“Our legends are lessons. They ring with truth.”
We’re back with Disney again. I don’t know why.
Brave, as the title perhaps implies, is set in a vaguely medieval version of Scotland. Merida, princess of clan Dunbroch, rebels against her parents as they attempt to betroth her to a prince from one of the other clans, to strengthen the alliances between them. She goes to a witch to find a way of temporarily punishing her mother, but, this being Disney (OK, Pixar, but whatever), things go Horribly Wrong and her mother turns into a bear. Will Merida be able to undo the spell before it’s too late?
The first, and most obvious, thing to note about Brave is its efforts at a certain measure of authenticity. Unlike pretty much any animated fairytale I can pull out of the top of my head, it grounds itself very definitely (very defiantly) in a specific time and place, with its outrageous Scottish accents, its red-haired heroine, its Nac Mac Feegle-esque clans. This isn’t a subtle or a nuanced portrayal of a country, but it is a determined one. Scottish or death. Perhaps more surprisingly, it also looks quite perceptively and quite sensitively at the cultural contexts for misogyny and freedom of choice; its placing of emphasis on community is broadly correct for the period, its realisation that, for real princesses (as opposed to Disney ones) marriages were made to bind together communities rather than for the Western cultural touchstone that is True Love.
This is, I think, why the thematic motif of the bear works well in the film. Early in the story, the defiant Merida is told a cautionary tale about a prince who refuses to follow his father’s wishes, tearing the kingdom apart. Much later in the film, it turns out that this prince, um, turned into the demon-bear Mordu, shadowing the mutual betrayal of Merida and her mother when their disagreement causes Merida to turn the queen into a bear. The bear, in other words, symbolises what happens when we forget that we are part of a community; when we try to branch out on our own without considering others. And, following the human/animal binary to its logical conclusion, the film is telling us that civilisation consists of community; that without the ties that bind us to our families, our clans, we may as well all be bears. It’s this lesson that Merida has to learn before her mother can turn human again: that sometimes we cannot have what we want at the expense of others. The destruction of clan Dunbroch is always a real and tangible threat in this film – Merida’s parents aren’t making her marry just because they are malicious and Evil; quite the opposite, in fact.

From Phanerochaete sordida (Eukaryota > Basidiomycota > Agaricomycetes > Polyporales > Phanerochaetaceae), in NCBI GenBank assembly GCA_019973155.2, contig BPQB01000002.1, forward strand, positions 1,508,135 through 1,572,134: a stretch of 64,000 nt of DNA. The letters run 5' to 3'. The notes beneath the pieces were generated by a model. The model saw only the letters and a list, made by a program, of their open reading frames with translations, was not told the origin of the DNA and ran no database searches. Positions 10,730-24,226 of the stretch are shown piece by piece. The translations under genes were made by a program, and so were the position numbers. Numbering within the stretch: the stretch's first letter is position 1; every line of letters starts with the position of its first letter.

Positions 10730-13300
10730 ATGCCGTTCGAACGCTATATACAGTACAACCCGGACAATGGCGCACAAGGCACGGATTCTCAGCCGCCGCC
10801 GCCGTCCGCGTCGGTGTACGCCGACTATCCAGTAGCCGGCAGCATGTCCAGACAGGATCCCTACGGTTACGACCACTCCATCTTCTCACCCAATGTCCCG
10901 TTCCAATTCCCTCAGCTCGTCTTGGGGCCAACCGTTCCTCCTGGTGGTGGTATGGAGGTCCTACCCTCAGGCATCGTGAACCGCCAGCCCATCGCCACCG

The whole film, in other words, is pointing Merida towards doing what her family are asking of her. Which is why the ending, in which she asks that everyone be free to marry whomever they wish – a proposition greeted by mutual agreement – seems to pop up unearned and unsignalled. It’s too easy, too simplistic a resolution to a story that feels otherwise grounded in cultural realities. It trades the strength of community for individual happiness, which is, you know, exactly what the rest of the film is asking us not to do.
I still think that, at root, the problem is that animated children’s films have no idea what to do with feminism: they keep enacting this struggle between tried-and-tested modes of storytelling (the princess story) and the need for something more progressive, with decidedly mixed results. Perhaps it’s simply time to leave the princesses alone for now.